Although ‘competitiveness’ is often code for lower wages, they don’t deliver it!
Across Europe, so-called ‘experts’ argue that the main way out of the recession caused by the Global Financial Crisis is to increase ‘competitiveness’, by which they generally mean lower export prices leading to a surplus of exports over imports. While it’s certainly true that high trade deficits marked out the European countries that were to be the worst affected by the crisis, there is mounting evidence that the policy prescription favoured by those ‘experts’ doesn’t work.
‘Increasing competitiveness’ is all too often code for slashing real wages, and sometimes cutting nominal wages too. But Greece, Spain and others are demonstrating that cutting wages is not a sustainable route to economic recovery. Instead, as in Britain, workers across the world – not just in the crisis countries of Southern Europe – need a pay rise, if we are to recreate the growth needed for decent jobs and affordable welfare states.
In fact this should have been obvious when the crisis began. Since the 1970s in the USA, and more recently in Europe, real wages have been stagnant or declining, and that’s precisely what caused the trade imbalances between north and south in the last decade (real unit labour costs in Spain have been falling since 1986, and fell dramatically in Germany in the first few years of the 21st century.)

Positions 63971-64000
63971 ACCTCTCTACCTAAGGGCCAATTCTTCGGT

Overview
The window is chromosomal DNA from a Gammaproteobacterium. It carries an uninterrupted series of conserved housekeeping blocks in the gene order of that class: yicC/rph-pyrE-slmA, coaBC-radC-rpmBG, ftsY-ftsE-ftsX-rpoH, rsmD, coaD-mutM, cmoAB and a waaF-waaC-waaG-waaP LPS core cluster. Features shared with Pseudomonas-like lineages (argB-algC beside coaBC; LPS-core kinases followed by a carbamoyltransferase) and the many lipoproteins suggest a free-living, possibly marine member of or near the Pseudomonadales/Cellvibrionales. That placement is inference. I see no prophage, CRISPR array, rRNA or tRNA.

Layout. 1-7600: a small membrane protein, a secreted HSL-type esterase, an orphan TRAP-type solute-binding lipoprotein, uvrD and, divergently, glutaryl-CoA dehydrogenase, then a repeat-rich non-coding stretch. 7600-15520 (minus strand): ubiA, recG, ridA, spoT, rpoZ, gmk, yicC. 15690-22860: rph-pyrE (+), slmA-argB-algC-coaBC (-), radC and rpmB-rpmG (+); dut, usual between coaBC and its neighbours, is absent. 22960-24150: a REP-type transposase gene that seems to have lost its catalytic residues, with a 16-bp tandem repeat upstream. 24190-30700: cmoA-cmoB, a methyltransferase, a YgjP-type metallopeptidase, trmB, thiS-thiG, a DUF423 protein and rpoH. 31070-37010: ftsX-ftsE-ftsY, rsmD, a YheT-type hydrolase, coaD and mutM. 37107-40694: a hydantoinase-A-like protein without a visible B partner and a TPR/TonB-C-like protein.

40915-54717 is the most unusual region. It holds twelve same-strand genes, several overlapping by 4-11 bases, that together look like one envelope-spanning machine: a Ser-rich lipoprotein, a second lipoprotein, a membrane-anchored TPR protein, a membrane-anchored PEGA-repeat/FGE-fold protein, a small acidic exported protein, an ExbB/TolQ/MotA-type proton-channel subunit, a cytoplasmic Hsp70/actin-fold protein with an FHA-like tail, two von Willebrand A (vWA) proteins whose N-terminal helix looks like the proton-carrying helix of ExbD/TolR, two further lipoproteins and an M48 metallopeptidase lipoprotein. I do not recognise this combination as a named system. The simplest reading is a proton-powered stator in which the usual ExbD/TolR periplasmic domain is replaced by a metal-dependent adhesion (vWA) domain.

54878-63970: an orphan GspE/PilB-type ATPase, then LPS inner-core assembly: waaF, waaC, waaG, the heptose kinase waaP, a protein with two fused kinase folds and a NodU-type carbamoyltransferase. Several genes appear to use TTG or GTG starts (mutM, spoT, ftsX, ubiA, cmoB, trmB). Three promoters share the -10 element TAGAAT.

But it has become even clearer since the crisis began. Ronald Janssen explains here how even the IMF has accepted that wage cuts in Greece are not restoring international competitiveness enough to overcome the damage they are doing to domestic demand (exports and imports being a relatively small part of the economy as a whole) and Manuel de la Rocha explains here how wage depression isn’t working for Spain, either. He makes the additional point that increasing exports often requires increased imports to contribute to finished products, thus further depressing the impact of export growth on GDP.
A more effective way of increasing competitiveness, in a way that would stimulate domestic demand, would be to increase ordinary workers’ wages, provide more skills training and invest in infrastructure and capital. But that would require a change in the current expert consensus. Of course, it can’t be ruled out that the expert consensus is just providing a justification for the greed of the top 1% who are the main beneficiaries of the reduction in wages.